For 35 years, the itinerary remained unchanged. Queen Elizabeth II gathered her family at Sandringham Estate in Norfolk, England, to celebrate together over a few days of hunting, eating and elaborate outfit changes. “Since last year was the first Christmas since her death,” says a source exclusively to In Touch, “King Charles largely kept everything the same.”

This year, however, he’s ready to start a few of his own traditions. “Charles will always honor his mother on the holiday, but now that he’s head of the family, he’s keen to make some changes,” says the source. That means expanding the guest list and relaxing the more formal rituals. “He’s trying to modernize the monarchy, and it starts at home. Christmas at Sandringham will be different this year.”

The More the Merrier

For starters, he’s invited Queen Camilla’s family. “For years, they were forced to spend half of the day apart because Camilla wanted to be with her children and grandchildren, who weren’t members of the royal family,” says the source.

Her daughter, Laura Lopes, and Laura’s husband, Harry, have three kids, while Camilla’s son, Tom Parker Bowles, is a divorced dad of two. “For the first time ever, they get to come to Sandringham,” says the source. Kate Middleton and Prince William “are very supportive of the decision because it seemed silly to exclude Tom and Laura all these years. It will also be much less stressful for Camilla to not have to split her time between them.”

The entire event will be more laid-back. In previous years, guests were expected to make as many as five outfit changes a day — including different looks for breakfast, various indoor and outdoor activities, tea time and black-tie evening wear — “but with Charles, there will be less pressure about what to wear,” says the source, noting that Camilla “loves to lounge around in jeans. Of course, they’ll probably still get dressed up for Christmas Eve.”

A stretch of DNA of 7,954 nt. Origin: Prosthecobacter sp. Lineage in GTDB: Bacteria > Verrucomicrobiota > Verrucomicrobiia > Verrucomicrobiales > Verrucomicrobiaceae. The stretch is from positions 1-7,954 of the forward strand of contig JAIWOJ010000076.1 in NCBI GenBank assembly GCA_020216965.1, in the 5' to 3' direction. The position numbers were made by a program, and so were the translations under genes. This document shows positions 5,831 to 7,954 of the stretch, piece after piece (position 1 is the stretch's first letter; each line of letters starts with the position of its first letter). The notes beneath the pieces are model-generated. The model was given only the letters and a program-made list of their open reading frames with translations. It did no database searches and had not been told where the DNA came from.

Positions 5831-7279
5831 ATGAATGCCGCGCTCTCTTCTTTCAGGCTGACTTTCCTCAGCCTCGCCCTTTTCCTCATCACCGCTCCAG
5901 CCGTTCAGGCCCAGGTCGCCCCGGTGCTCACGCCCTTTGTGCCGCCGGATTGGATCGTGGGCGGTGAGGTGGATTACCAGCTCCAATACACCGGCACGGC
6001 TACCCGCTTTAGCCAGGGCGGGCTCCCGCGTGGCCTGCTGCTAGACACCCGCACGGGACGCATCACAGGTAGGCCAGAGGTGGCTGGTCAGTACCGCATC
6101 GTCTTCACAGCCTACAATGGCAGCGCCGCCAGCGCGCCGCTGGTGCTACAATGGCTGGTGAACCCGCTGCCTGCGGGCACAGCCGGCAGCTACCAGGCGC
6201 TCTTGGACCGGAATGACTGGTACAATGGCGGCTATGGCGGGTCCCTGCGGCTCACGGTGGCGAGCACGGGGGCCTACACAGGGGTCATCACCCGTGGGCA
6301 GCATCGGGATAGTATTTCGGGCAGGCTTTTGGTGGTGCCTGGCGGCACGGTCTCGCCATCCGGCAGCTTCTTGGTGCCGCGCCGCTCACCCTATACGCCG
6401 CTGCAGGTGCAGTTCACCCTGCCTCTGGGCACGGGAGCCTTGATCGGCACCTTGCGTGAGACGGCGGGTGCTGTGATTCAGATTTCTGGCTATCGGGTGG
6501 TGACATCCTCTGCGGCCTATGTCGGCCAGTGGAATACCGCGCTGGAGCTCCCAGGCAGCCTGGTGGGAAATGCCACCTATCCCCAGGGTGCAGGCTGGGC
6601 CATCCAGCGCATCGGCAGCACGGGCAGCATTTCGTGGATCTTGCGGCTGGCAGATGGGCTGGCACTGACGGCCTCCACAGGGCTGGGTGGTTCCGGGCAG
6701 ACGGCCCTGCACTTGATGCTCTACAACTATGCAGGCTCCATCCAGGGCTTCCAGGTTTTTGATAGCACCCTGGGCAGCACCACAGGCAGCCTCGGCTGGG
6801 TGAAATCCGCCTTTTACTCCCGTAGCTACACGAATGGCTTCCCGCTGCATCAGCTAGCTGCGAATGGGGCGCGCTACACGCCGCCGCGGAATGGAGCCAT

The schedule remains mostly the same as well. Christmas Eve usually kicks off with a sweets-heavy tea — “Kate and the kids are making cupcakes,” says the source — followed by a gift exchange, per their German ancestors’ custom. “The children will get proper presents, like toys, games and electronics,” says the source. And while the adults have long been known to exchange gag gifts like toilet seats and aprons, “the trend is more toward still-inexpensive but thoughtful homemade items, like the chutney Kate once made for the queen.” Santa also stops by the estate. “They open those presents on Christmas morning,” says the source. “Last year, Kate was up at 5 a.m. with the kids!”

The customary walk to St. Mary Magdalene Church on Dec. 25 won’t change either. “That was always one of the queen’s favorite parts of the holiday, so Charles will keep it up,” says the source. A big turkey lunch will follow at home. “Although this year, the meal will be moved to the ballroom to accommodate all of the extra people. Charles just wants the whole family to feel welcome and be together. He’s even hoping they can all do a video call with Prince Harry and Meghan [Markle] and their kids in California. He’s hoping for a truly happy, peaceful Christmas.”

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